I’ve recently been on a committee at work to select a Windows touchscreen laptop. We’ve tested a number of machines, and it’s only served to reinforce what I already knew to be true: most mainstream Windows hardware is trash.

No. That’s a bit too harsh.

Overall, Windows hardware can be ok, but it never feels cohesive. There’s always something that feels janky at best and downright awful more often than not. Why?

Any piece of Windows hardware comes from multiple vendors (as does Apple’s, but there’s a different level of quality control happening there): the trackpad feels disconnected from the UI or has flimsy buttons or strange scrolling behavior or unreliable tap and drag functionality or sketchy multi-finger gestures. And, even if the rest of the computer works and feels like a nice machine, the trackpad feels like a car that’s had the matching rims stolen and replaced with bicycle tires.

The same can be said for touchscreen materials and behaviors, keyboards (including key layouts!), fingerprint readers, charging solutions, hinges, speakers, and so on. On every machine, there’s at least one (usually a couple) that come from a subcontractor and more importantly feel like they do.

The truth is that these machines are a hodgepodge of commodity components slapped together into a box cheap enough that customers will buy it based on one of its better qualities.

Alright, enough bashing of Windows machines. Let’s get to the point.

In recent years Apple software seems to have the reputation of being in decline. I’m not here to say one way or another, but I have noticed that Apple software has become increasingly like the Windows hardware described above—a hodgepodge of components that against all odds seems to work most of the time (less and less often as time goes by).

I understand that software in general is a clever illusion built atop a cacophony of Rube Goldberg machines.

In Apple’s case the poster child for this theory is Siri. Each of its features, while intriguing and even impressive in some cases when they work, don’t function as a coherent whole. Context works, sometimes. But not when referring to certain topics. Trivia works, in a few particular domains. Apps can use Siri, but only specific types, and even then with bizarre results and incoherent behaviors.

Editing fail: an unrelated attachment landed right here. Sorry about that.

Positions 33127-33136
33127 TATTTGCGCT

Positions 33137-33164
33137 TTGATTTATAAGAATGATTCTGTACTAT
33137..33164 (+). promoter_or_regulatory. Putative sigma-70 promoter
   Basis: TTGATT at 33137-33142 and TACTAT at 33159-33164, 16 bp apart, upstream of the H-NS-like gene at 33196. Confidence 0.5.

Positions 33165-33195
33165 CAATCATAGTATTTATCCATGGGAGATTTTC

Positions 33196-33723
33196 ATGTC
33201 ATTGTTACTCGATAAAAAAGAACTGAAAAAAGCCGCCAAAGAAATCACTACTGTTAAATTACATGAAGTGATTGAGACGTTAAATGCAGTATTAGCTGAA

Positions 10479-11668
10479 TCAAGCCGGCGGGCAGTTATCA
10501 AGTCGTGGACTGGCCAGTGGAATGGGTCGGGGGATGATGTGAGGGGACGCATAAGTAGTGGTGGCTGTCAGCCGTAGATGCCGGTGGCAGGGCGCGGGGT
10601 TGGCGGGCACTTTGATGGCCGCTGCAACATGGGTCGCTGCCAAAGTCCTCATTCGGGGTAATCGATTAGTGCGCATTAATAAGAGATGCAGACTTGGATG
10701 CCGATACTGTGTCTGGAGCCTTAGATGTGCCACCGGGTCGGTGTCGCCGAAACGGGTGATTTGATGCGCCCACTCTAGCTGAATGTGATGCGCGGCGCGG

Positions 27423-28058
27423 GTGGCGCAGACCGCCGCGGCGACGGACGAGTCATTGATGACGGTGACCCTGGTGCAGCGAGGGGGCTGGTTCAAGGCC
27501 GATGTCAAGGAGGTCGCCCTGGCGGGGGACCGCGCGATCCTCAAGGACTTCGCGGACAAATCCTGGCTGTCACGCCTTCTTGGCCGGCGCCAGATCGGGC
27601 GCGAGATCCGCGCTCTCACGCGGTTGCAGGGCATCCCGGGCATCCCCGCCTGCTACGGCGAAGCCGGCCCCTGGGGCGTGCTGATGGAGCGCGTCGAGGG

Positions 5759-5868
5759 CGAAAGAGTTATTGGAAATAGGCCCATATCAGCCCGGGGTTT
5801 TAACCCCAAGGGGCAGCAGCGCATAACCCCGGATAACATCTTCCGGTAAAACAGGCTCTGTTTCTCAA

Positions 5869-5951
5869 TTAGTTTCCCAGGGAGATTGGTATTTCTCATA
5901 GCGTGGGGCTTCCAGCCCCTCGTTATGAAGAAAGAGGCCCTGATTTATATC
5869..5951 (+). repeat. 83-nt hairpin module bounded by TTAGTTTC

Thing is, it’s not only Siri.

MacOS has slowly been working its way toward the same state: tags, tabs, back to the Mac visuals and their removal, iOS influenced app designs, apps that live mostly in the Menu Bar, Save As, and so on.

WatchOS for sure has the problem, with its first gen apps versus newer versions versus companies discontinuing their WatchOS apps altogether, the honeycomb launcher, differing notification types, and a somewhat confused mixed interaction model (touch, force-press, crown).

Even iOS has come to this with different behaviors on different phone models (and iPad models) and legacy apps that haven’t been updated for recent hardware like the iPhone X.

Meanwhile Apple’s hardware has none of these problems. Oh, it has problems of course (I’m looking at you, ever worsening butterfly key switch situation) but even when it does, the user never gets the sense that it is because the components aren’t from the same company. At least on hardware, users get the sense that it’s all from Apple, and any issue is due to a mistake in the design rather than assuming that the keyboard sucks because they cheaped out and bought a component from a lesser subcontractor.

Unfortunately with software it increasingly feels as if there are at best multiple Apple software companies that all do things a little differently from one another, and at worst that even under the umbrella of one product, the components of that software are made by entirely different companies with different priorities, and severely differing quality levels.

When this is the case, the whole product suffers and likely gives the user a lackluster experience when things go right, and a broken, miserable experience when they don’t.